you who refuse the yoke of Christ, well know in yourselves that you are far from rest. rience agrees with this declaration in the prophet: “ There is no peace, saith my God, to the wicked t." In what respect will you dare to pretend that you have the advantage of those who bear the yoke of Christ?

We allow the profession of the Gospel is subject to inconveniences; but surely not so many as you meet with who are ashamed, or afraid, or averse, to maingain it. If those who are of

household are not your foes on this account, yet we can see how it fares with those who live without the fear of God. How many, and how sharp, are your trials from disobedient children, unfaithful servants, false friendships, ungoverned passions, and unsatisfied desires! Nor do you save any thing in point of character, not even with those by whom you are most desirous to be esteemed. They cannot indeed reproach you with being a believer ; but may they not, do they not, reproach and

your

* Pro, X. 9.

+ Isa. lvii. 21.

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despise you for being a drunkard, or a liar, or a' miser, or an extortioner? And is this more honourable than to suffer shame for the cause of Christ?

Do the precepts of Christ seem hard? Certainly not so hard as that miserable bondage you are under to Satan, the god of this world, who works in you, and rules over you, at his will. He will not allow you to listen to the united remonstrancés of conscience, health, interest, and reputation. But you are hurried on in his drudgery, constrained, like a mill-horse, to toil in the same tedious round of folly and sin; though you are aware of the consequences and wages before-band. How absurd is it for you to boast of your freedom, while you are compelled to rush into present misery, and to dare your eternal ruin, with your eyes open!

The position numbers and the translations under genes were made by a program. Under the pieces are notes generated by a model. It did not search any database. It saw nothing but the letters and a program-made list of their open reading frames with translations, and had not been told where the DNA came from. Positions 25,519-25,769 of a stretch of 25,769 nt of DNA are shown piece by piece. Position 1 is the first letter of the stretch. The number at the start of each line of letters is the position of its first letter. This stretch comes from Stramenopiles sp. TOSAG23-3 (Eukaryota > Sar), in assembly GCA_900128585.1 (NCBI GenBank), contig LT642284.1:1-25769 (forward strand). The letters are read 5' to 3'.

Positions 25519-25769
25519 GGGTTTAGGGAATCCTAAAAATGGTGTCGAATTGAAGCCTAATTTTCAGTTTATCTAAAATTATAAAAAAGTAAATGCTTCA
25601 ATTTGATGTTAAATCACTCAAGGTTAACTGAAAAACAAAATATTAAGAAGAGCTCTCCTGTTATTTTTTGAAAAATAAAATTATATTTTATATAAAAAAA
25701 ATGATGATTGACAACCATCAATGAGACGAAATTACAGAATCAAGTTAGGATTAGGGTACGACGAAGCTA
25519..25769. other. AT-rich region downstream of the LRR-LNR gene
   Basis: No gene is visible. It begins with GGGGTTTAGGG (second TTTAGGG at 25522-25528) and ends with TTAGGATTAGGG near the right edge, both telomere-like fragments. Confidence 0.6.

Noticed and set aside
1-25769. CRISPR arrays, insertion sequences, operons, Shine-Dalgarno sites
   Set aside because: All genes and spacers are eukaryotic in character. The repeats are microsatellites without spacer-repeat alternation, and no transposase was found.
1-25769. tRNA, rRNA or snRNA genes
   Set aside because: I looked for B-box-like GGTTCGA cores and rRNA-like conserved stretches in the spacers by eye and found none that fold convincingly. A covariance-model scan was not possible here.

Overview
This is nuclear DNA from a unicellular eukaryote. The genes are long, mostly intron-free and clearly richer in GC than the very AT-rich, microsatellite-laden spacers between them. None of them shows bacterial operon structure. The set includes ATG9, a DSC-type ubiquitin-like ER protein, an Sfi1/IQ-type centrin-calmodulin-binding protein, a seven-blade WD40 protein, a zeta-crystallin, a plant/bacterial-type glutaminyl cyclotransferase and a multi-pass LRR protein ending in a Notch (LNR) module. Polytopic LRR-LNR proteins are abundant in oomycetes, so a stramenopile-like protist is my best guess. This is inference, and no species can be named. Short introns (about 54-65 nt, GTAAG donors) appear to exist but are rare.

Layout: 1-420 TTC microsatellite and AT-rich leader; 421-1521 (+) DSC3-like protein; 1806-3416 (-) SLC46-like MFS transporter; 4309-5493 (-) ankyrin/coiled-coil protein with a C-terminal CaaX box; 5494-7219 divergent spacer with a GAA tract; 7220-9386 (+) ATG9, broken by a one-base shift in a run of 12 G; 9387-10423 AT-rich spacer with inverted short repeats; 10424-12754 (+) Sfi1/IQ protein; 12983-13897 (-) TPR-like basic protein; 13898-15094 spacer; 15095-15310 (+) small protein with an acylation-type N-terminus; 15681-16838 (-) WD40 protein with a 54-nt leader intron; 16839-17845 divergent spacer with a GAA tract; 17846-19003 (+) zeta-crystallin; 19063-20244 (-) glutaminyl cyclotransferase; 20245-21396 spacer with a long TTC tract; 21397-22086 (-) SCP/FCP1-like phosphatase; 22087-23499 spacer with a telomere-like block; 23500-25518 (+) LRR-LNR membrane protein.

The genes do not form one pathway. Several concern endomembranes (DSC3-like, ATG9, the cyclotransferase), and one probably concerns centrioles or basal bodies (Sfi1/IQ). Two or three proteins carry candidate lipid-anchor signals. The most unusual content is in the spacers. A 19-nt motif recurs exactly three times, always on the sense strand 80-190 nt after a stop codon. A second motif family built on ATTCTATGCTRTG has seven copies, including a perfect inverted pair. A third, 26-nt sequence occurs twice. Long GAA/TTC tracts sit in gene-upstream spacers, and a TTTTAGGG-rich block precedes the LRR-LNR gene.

And how greatly are you to be pitied under the many unavoidable afflictions of life, to which you are equally liable with the servants of Christ! When your idols are torn from you, when sickness seizes you, or death stares you in the face, then how do you fret and pine! how many are your fears and alarms ! Then

you are your own tormentors. The review of the past affords you only shame and regret. If you look forward to the future, you are filled with foreboding fears and distressing apprehensions ; you are weary of living, and afraid to die.

Why then will you continue thus, when Jesus says, " Come unto me, that you may have rest?”

have rest?" () may he incline your hearts this day to hear his voice! Have you been hardened in your evil ways, by a suspicion that your case is desperate, that it is now too late, and that he whom you have so often rejected will refuse you mercy? Beware of such a thought : “ There is

forgiveness with him *.”

“ Behold now is the accepted time; behold now is the day of salvation.” He is gracious to pardon, and mighty to save; only acknowledge your offences, and throw down the arms of your

rebellion. He is mighty to save, and no less willing than able. As yet there is hope ; but who can tell how long his patience may bear with you? Take notice of that awful denunciation,

“ He that being often reproved, hardeneth his neck, shall sud“ denly be destroyed, and that without remedy t.” If you seek him to-day, with all your hearts, you shall find him. But who can answer for to-morrow? Tomorrow, or to-night, your souls may be required of you; or, if your lives are spared, you may be given up to judicial and incurable hardness of heart. If his Spirit should cease from striving with you, you are lost

for ever.

SERMON XIII.

THE SERVICE OF CHRIST EASY AND PLEASANT

TO HIS PEOPLE.

MATTH. xi. 30.

For my yoke is

easy,
and
my

burden is light.

THIS verse alone, if seriously attended to, might convince multitudes, that though they bear the name of Christians, and are found among the Lord's worshipping

* Ps. CXXX.

+ Prov. xxix. 1.